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Gluten – The Hidden Toxin

wheat

Gluten – Irritates the Gut, Drugs the Brain

Gluten (the protein found in the grains wheat, barley, oats and rye) has wreaked havoc upon many a digestive system.

Its effects can range from a subtle sensitivity to a permanent intolerance.

Gluten has the potential to alter the surface of the gastrointestinal tract so that nutrients from food can not be absorbed.

This can result in severe malnourishment and distressing digestive complaints.

This is also known as Coeliac Disease.

A diagnosis of Coeliac Disease occurs when there is evidence of Anti-tissue transglutaminase antibodies (tTG-IgA) in a blood test as well as changes to the lining of the small bowel as identified from a biopsy.

Anti-gliadin antibodies however are not routinely screened and this can indicate a gluten sensitivity.

Much of the press surrounding Gluten focuses on its effects on the digestive system.

There is evidence however that links a gluten sensitivity to neurological and psychiatric conditions.

Put plainly, Gluten can affect the onset of ADD, ADHD, Autism or even Schizophrenia.

 

The Gut – Brain Connection

While we are sloshing around in the womb, numerous processes are at work.

Our gut and brain are formed from the same type of tissue – one type becomes the central nervous system (the brain) while the other develops into the enteric nervous system (the brain of the gut).

These two systems are connected via the vagus nerve and can explain the phenomena of butterflies in the stomach when you are nervous.

The Enteric Nervous system (ENS) does not complete its development until 2 years of age. Factors such as early antibiotic treatment can disrupt the intestinal microflora.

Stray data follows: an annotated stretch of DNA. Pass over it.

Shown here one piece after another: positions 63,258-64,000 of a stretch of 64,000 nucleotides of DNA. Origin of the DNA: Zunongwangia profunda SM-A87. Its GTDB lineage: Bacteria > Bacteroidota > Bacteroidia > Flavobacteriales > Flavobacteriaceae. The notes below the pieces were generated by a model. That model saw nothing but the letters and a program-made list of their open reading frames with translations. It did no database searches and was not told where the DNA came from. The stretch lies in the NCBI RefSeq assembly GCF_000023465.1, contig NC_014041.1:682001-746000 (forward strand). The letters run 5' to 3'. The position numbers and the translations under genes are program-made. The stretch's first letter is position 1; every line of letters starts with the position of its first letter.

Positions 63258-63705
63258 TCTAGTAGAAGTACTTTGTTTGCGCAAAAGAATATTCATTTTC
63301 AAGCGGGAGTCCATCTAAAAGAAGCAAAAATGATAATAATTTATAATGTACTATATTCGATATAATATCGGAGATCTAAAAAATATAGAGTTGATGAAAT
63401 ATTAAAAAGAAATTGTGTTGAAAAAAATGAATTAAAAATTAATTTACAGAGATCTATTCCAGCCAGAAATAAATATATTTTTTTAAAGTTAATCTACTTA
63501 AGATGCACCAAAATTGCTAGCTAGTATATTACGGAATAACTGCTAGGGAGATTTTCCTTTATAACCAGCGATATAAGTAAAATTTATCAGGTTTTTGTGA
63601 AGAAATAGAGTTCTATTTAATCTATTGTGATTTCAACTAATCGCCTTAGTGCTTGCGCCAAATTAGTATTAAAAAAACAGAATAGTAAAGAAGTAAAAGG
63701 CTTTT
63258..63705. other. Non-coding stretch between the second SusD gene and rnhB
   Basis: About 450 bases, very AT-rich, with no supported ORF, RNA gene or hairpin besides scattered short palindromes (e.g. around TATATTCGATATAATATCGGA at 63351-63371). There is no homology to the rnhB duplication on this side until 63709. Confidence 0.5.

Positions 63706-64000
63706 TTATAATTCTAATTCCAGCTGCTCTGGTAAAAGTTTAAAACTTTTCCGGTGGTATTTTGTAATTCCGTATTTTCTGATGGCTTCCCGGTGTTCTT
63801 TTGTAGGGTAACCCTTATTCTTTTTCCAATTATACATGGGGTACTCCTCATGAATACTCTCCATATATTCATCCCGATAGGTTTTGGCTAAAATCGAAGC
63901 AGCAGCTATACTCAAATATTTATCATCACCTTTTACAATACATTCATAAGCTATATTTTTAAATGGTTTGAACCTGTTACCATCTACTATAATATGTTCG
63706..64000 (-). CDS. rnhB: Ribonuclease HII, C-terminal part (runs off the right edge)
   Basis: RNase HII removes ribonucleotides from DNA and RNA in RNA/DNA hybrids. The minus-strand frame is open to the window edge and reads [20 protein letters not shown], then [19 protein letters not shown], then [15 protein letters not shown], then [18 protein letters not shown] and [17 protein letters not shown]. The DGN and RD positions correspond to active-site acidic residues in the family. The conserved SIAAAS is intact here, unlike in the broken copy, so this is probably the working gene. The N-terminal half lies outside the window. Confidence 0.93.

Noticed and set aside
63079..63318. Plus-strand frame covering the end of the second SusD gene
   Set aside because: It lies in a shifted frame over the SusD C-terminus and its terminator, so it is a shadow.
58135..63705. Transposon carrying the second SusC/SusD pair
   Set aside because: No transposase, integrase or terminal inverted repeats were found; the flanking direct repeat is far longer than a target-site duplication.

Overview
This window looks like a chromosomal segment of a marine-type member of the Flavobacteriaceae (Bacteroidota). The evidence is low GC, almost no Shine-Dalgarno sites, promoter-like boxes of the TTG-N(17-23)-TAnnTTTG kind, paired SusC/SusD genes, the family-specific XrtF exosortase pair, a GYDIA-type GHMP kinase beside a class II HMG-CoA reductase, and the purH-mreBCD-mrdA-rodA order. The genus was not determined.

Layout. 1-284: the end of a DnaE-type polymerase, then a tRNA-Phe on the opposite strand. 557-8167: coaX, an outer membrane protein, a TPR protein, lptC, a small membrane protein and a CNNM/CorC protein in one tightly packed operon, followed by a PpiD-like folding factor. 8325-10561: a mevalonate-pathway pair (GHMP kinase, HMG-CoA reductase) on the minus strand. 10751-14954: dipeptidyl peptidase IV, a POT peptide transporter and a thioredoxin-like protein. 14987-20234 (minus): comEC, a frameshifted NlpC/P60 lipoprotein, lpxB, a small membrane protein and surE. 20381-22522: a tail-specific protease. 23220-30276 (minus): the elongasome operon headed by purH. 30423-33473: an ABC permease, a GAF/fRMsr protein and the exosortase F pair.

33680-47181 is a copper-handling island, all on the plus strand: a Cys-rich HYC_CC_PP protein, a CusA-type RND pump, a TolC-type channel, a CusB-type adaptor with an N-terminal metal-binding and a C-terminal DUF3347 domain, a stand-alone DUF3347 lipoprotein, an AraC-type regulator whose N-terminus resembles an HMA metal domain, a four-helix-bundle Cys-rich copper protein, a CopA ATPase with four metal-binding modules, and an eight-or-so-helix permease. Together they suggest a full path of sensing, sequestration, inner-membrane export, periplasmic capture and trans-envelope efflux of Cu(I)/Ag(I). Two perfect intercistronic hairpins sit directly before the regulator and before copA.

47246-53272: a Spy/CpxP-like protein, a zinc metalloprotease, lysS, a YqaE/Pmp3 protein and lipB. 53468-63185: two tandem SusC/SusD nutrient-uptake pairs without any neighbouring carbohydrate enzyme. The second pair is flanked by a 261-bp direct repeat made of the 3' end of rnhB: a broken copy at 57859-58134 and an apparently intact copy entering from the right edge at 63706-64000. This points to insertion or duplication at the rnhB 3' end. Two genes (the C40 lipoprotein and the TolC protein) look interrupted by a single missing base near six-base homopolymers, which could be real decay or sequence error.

This will directly affect the ENS signalling which in turn impacts upon neuronal signalling and the development within the child’s brain.

So, what goes on in the gut will directly impact upon the health of the brain.

 


The Link between Gluten and ADHD

Dr Peter Green is a Director of the Celiac Disease Center at Columbia University. At a talk on November 11, 2012 at the U.C. San Francisco Medical Centre, Dr Green stated: ”There is a whole spectrum of gluten sensitivity.

For example, 80% of children with ADHD have high anti-gliadin antibodies. They do not however have celiac disease.”

80% of children with a gluten sensitivity. Definite food for thought.

 

When Food becomes a Drug

So how can gluten exert its influence on brain health?

Large protein molecules (Gliadin from Gluten and Casein from milk) are broken down into smaller peptides by the combined action of enzymes and hydrochloric acid in the stomach and small intestine.

To be absorbed effectively, these peptides are ideally no longer than four amino acids in length.

When gut function is not adequate (for example a leaky gut or poor enzyme capacity), it is common for peptides of seven amino acids or more in length to enter the bloodstream.

These partially broken down protein fragments can actually cross the blood brain barrier and interact with neurotransmitter receptors. They are structurally very similar to endorphins.

In fact, their target is frequently opioid receptors as shown in the diagram below.

Insulin Resistance

 

So these itinerant peptides end up acting like endorphins would on the body. The activation of the opioid receptors controls pain, reward and addictive behaviours.

An opiate dependency can result in depression and social withdrawal.